News from BART: Teens (and their parents) take note: BART has new discount for your Clipper card starting Jan. 1, 2018.
BART is ramping up outreach to teens, encouraging them to switch to Clipper and away from paper tickets.
Teens have until Jan. 1, 2018, to make the switch if they want a 50% discount, being expanded to teenagers 13-18, and to avoid paying a 50-cents-each-way surcharge for paper tickets.(At right, the author taps his Clipper card to enter 19th Street/Oakland Station.)
Previously, youth discounts only applied to ages 5-12; those under 5 will continue to ride for free.
For a round trip Downtown Berkeley-Embarcadero journey, for example, the undiscounted fare for a teen now would be $4. If the Clipper teen discount were in effect now, that teen would pay only $2 for the same ride.
As my 18th birthday is in June 2018, I’ll have the privilege of enjoying a cheaper fare for a short but sweet one and a half years. Since I often use BART to commute to San Francisco, I’ll be able to travel farther, while putting less stress on my wallet.
This change will certainly be enjoyed by those in the teenage demographic who were missing out on discounts in years prior, but why did BART decide to change the rules regarding the discount? And what are the numbers currently for young BART riders?
To answer those questions, I spoke with Julie Yim, BART’s Customer Services Department Manager, and Samson Wong, a Customer Services Representative.
“It’s about time!” was Yim’s simple answer.
It is about time. With back-to-school just around the corner for most students, the change will help older teens who are more likely to use BART to get to class, extracurricular activities, jobs or just hanging out with friends. After all, most youth don’t have their own cars and the cost of driving, insurance, gas, etc., can be unaffordable for many.
“With this increase in ridership, BART hopes to instill a sense of independence in youth, to encourage environmentally friendly public transit use,” Yim added. “BART is a reliable way to get to school” for many students, she said.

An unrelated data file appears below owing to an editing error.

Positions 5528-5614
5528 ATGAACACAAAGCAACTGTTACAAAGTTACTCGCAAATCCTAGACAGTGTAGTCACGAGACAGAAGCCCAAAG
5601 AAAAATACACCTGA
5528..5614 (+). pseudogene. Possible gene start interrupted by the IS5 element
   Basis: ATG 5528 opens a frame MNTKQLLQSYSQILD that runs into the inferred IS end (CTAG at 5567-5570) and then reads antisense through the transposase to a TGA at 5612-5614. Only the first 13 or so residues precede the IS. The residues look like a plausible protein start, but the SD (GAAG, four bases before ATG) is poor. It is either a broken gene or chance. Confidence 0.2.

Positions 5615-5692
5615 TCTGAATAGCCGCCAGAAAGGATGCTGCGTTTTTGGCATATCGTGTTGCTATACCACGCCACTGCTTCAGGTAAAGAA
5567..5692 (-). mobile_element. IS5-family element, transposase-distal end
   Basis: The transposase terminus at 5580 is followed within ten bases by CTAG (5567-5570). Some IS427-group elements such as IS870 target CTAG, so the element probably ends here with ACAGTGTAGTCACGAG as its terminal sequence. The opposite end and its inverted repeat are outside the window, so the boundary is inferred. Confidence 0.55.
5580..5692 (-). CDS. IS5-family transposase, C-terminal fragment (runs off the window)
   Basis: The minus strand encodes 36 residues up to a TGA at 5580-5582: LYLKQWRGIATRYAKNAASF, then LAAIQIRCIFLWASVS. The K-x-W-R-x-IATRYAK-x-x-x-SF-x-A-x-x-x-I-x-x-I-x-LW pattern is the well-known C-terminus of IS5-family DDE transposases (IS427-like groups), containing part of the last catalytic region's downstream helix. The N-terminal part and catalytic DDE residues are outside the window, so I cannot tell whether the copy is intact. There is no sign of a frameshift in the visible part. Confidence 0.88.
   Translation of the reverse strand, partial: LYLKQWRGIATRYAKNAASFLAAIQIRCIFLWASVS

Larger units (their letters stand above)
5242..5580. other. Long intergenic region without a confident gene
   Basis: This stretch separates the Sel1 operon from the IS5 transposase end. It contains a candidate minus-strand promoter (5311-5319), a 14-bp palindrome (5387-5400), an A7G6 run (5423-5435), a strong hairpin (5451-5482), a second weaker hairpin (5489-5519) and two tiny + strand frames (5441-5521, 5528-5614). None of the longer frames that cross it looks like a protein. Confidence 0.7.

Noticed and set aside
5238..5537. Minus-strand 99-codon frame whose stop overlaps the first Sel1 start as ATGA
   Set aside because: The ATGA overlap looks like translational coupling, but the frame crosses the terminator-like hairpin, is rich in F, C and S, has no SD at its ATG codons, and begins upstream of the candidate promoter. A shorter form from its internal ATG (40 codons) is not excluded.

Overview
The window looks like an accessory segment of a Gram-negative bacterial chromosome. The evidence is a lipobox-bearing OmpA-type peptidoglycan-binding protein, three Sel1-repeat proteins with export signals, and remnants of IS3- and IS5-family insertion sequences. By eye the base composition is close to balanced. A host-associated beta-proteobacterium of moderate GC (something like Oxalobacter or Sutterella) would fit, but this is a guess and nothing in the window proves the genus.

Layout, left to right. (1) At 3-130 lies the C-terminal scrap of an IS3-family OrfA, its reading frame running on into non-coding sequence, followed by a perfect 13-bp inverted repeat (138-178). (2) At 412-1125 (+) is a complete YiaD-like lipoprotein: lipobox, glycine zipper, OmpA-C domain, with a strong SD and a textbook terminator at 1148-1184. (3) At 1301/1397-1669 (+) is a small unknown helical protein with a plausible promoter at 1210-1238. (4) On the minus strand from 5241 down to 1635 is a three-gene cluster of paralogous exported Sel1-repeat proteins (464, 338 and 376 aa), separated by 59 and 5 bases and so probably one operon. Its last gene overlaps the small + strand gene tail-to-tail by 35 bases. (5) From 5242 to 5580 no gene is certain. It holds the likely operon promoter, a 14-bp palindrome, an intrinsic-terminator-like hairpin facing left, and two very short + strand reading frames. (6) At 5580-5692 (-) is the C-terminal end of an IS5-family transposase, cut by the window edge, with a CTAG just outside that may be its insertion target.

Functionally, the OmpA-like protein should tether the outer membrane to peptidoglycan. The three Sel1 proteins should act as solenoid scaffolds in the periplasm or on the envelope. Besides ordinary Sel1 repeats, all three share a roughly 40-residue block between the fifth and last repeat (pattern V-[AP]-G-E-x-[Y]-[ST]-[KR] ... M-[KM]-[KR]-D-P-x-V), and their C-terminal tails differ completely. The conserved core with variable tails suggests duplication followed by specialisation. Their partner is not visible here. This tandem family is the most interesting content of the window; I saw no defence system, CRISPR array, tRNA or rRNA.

“Who wants to carpool with their mom?” Wong asked.
Wong noted that at present, only 0.4% of the 68% of Clipper card users on BART take advantage of the current youth discount.
“That can either result from youth not taking advantage of the discount or simply not enough youth using Clipper,” Wong explained.
BART is phasing out orange paper tickets, previously available only through registered schools for a 50% student discount. Since anyone can sign up for Clipper, it becomes much easier for teens to take advantage of the discount, without needing their school to register. In addition, starting Jan. 1, there will be a 50-cent surcharge each way on using paper tickets, even more motivation to switch to Clipper.
“Hopefully with the expanded ages getting a discount, that 0.4% figure is going to become a much greater number,” Wong said.
BART staff were working at the 2017 Fremont Festival of the Arts this past weekend to inform riders about the discount and other issues and to facilitate transitions to Clipper. More events are planned for outreach to help get the word out.
The teen BART riders I spoke with were pleased to hear the news.
At MacArthur Station, 16-year-olds Amaya and Djay (who requested using only their first names) expressed their thoughts.
“BART is cheap already, so an added discount would make us even happier,” Amaya said as she waited for a train to Fremont. Even when they have access to a car, the expenses of insurance and gas — and hassles of traffic and parking — have made public transportation more attractive to teens.
“I’ll definitely use this discount to go more places,” Djay said, readying her neon pink bicycle as the train came. “Good job BART!” Amaya added.
Good job indeed. With ever increasing congestion and the expensive cost of owning and maintaining a car, who wouldn’t want to take BART?
If you don’t already have a youth Clipper card, here’s how to get one. Visit the Clipper discounts webpage to get a list of locations where you can apply immediately and get the card.
Jiahao Huang is BART’s Metropolitan Transportation Commission-sponsored intern for summer 2017.